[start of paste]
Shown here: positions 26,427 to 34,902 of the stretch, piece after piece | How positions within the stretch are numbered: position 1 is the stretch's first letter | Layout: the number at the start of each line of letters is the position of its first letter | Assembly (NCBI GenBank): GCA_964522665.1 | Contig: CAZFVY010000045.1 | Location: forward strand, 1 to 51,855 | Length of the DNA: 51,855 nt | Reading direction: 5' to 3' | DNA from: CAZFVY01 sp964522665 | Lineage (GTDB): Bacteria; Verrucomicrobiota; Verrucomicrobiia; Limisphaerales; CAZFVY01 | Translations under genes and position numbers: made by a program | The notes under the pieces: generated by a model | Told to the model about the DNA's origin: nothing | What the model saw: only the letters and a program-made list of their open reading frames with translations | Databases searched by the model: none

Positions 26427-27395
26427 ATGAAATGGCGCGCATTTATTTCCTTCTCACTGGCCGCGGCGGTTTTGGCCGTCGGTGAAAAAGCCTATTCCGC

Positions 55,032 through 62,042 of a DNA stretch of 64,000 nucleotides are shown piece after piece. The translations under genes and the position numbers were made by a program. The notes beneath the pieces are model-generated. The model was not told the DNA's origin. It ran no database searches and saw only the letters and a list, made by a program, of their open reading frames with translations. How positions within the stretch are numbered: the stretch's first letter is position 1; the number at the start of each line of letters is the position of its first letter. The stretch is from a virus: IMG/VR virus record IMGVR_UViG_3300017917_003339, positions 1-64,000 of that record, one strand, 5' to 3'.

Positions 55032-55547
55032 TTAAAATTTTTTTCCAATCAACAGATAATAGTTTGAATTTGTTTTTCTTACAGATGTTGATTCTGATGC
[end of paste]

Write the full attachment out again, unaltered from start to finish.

Shown here: positions 26,427 to 34,902 of the stretch, piece after piece | How positions within the stretch are numbered: position 1 is the stretch's first letter | Layout: the number at the start of each line of letters is the position of its first letter | Assembly (NCBI GenBank): GCA_964522665.1 | Contig: CAZFVY010000045.1 | Location: forward strand, 1 to 51,855 | Length of the DNA: 51,855 nt | Reading direction: 5' to 3' | DNA from: CAZFVY01 sp964522665 | Lineage (GTDB): Bacteria; Verrucomicrobiota; Verrucomicrobiia; Limisphaerales; CAZFVY01 | Translations under genes and position numbers: made by a program | The notes under the pieces: generated by a model | Told to the model about the DNA's origin: nothing | What the model saw: only the letters and a program-made list of their open reading frames with translations | Databases searched by the model: none

Positions 26427-27395
26427 ATGAAATGGCGCGCATTTATTTCCTTCTCACTGGCCGCGGCGGTTTTGGCCGTCGGTGAAAAAGCCTATTCCGC

Positions 55,032 through 62,042 of a DNA stretch of 64,000 nucleotides are shown piece after piece. The translations under genes and the position numbers were made by a program. The notes beneath the pieces are model-generated. The model was not told the DNA's origin. It ran no database searches and saw only the letters and a list, made by a program, of their open reading frames with translations. How positions within the stretch are numbered: the stretch's first letter is position 1; the number at the start of each line of letters is the position of its first letter. The stretch is from a virus: IMG/VR virus record IMGVR_UViG_3300017917_003339, positions 1-64,000 of that record, one strand, 5' to 3'.

Positions 55032-55547
55032 TTAAAATTTTTTTCCAATCAACAGATAATAGTTTGAATTTGTTTTTCTTACAGATGTTGATTCTGATGC